Website of the UK government

Please note that this website has a UK government accesskeys system.

Public services all in one place

Main menu

Tuesday, 28 September 2010

Sentencing: an overview

When someone is found guilty of a crime, they will be given a sentence by a court. Sentences can be a fine, a community sentence or time spent in prison. Find out why sentences are given and what they are for.

What sentences are for

Sentences are given to:

  • punish offenders
  • protect the public
  • change an offender’s behaviour
  • make offenders do something to make up for their crime
  • reduce crime in the future

How sentences are worked out

A tougher sentence may be given if it’s not an offender’s first offence

When magistrates or judges give sentences, they must take into account:

  • the type of crime and how serious it is
  • if the offender admits their guilt
  • the offender’s criminal history
  • the offender’s personal and financial circumstances
  • the law and sentencing guidelines

Magistrates and judges use guidelines when working out sentences. These guidelines, produced by an independent organisation, show what sort of sentences could be given for particular types of crime.

The court decides how serious a crime is by looking at:

  • the harm it caused or could cause
  • why it happened, for example, was it planned

Different offenders may not be given the same sentence for the same type of crime, as magistrates and judges look at the circumstances of each case. A tougher sentence may be given if it’s not an offender’s first offence or a lighter sentence if the offender admits their guilt at an early stage.

What happens when an offender is sentenced

When an offender is sentenced, they can get one of four main types of sentence:

  • discharges
  • court fines
  • community sentences
  • prison sentences

There may also be other requirements for the offender known as court orders.


When the court decides someone is guilty, but decides not to punish them at this time, they will be given a ‘discharge’.

Discharges are given for minor offences. A court may give a discharge if it decides the experience of going to court is enough of a punishment in itself.

There are two types of discharge:

  • an absolute discharge means that no more action will be taken
  • a conditional discharge means that the offender will not be punished unless they commit another offence within a set period of time

Court fines

Most sentences are for minor offences. The majority of these will get a court fine. Fines are given for offences like:

  • driving and road traffic offences, eg speeding or not having insurance
  • minor offences of theft or criminal damage
  • not having a TV licence

The fine amount depends on how serious a crime is and the offender’s ability to pay. An offender may also have to pay compensation to the victim and an extra payment called the ‘victims’ surcharge’.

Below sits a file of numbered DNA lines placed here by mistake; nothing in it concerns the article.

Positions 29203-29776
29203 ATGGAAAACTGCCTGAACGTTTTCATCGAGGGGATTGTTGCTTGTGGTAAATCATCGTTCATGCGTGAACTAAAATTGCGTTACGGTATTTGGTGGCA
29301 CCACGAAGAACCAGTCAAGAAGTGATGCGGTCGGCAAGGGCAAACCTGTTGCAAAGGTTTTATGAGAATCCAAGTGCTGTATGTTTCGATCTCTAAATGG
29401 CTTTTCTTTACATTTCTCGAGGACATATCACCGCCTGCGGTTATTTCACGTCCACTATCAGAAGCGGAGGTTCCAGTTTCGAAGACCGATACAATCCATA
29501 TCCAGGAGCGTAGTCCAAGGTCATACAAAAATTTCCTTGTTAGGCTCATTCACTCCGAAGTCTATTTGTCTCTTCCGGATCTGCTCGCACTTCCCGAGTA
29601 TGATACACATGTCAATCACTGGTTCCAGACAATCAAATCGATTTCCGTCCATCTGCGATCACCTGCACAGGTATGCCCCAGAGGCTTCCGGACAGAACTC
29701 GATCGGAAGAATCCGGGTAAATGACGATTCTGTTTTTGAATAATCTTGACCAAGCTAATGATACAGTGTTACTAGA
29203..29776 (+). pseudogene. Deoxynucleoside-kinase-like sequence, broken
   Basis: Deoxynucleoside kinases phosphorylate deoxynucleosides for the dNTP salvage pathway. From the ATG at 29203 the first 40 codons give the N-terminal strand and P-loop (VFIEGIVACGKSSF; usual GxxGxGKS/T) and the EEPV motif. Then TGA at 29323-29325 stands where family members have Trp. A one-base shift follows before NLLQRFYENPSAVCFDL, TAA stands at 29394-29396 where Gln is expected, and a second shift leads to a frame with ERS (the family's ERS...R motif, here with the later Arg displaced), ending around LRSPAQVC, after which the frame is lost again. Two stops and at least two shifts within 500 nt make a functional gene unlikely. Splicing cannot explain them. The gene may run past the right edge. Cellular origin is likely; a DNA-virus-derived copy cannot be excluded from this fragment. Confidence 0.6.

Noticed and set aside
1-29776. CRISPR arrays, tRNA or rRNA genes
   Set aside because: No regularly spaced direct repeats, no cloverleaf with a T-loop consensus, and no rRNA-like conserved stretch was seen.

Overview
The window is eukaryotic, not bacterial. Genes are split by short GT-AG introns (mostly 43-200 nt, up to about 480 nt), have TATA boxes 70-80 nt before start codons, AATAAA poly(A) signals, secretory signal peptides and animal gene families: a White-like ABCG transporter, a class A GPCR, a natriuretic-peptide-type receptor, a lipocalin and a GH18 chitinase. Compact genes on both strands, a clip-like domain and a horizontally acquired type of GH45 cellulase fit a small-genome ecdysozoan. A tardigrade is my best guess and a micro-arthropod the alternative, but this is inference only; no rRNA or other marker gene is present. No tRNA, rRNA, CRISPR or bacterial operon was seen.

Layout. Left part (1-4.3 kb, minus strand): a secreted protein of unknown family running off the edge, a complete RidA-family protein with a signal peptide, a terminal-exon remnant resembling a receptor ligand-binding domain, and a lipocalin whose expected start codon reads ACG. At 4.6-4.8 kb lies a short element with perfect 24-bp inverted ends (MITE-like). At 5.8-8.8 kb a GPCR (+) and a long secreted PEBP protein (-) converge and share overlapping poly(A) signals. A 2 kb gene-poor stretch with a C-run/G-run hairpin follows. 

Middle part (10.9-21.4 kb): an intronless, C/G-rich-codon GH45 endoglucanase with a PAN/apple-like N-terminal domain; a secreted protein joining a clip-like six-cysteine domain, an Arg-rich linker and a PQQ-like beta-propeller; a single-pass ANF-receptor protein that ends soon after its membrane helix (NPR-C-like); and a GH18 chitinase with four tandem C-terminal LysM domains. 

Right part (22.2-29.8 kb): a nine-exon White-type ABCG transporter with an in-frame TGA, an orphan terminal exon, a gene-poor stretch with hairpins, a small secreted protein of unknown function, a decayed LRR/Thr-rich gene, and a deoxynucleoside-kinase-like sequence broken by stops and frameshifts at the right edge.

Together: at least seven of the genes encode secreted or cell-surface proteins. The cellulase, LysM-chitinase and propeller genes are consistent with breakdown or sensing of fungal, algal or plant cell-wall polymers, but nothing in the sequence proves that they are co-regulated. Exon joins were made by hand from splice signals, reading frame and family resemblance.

Find out more about court fines by following the link below.

Community sentences

Community sentences place ‘requirements’ on the offender that they must meet in the community.

These can include unpaid work which benefits the community (called Community Payback) or getting treatment for alcohol or drug problems.

They can also include a curfew, where the offender has to stay indoors, usually at their home, for set times each day.

If they don’t meet these requirements, they can be given a more serious sentence and in some cases sent to prison.

Find out more about community sentences by following the link below.

Prison sentences

Prison sentences are given when an offence is so serious that only a prison sentence is a suitable form of punishment. A prison sentence will also be given when the court believes the public must be protected from the offender.

Find out more about prison sentences by following the link below.

Additional court orders

A court may add other requirements to a sentence connected with the offender’s behaviour. For example, a court can add an anti-social behaviour order (ASBO) to a community sentence. Other orders that can be added to a sentence include parenting orders, football banning orders or drinking banning orders.

When crimes don't go to court

Not all crimes go to court for sentencing. Some first-time offences and less serious crimes may be dealt with by the police or a local authority. These are called out-of-court disposals. In these cases a formal warning or a fixed penalty notice - where a fixed amount of money must be paid - may be given. Crimes that could be dealt with outside the court system include:

  • parking offences
  • travelling on public transport without a ticket
  • behaving badly in public

If an offender gets into further trouble or doesn't pay a fixed penalty notice they may then be dealt with by the court.

Young people and sentencing

Some sentences are different for young people aged 10 to 17 years old. To find out about these sentences see the ‘Young people and custody’ and ‘Community sentences' links below.

Appealing against a sentence

If an offender disagrees with a sentence, they may consider appealing against it. It is a good idea to get advice from a lawyer before starting the process.

Was this information useful?

Thinking about what you have just read, how useful did you find the information?
Thinking about what you have just read, how useful did you find the information?
500 character limit

Why are we asking for this information?

  • we want to hear what you think about the quality and usefulness of our pages
  • your comments will help us improve our pages
  • your comments will also help with the future development of Directgov
  • telling us what you think will help make sure we give you the very best service

Additional links

Access keys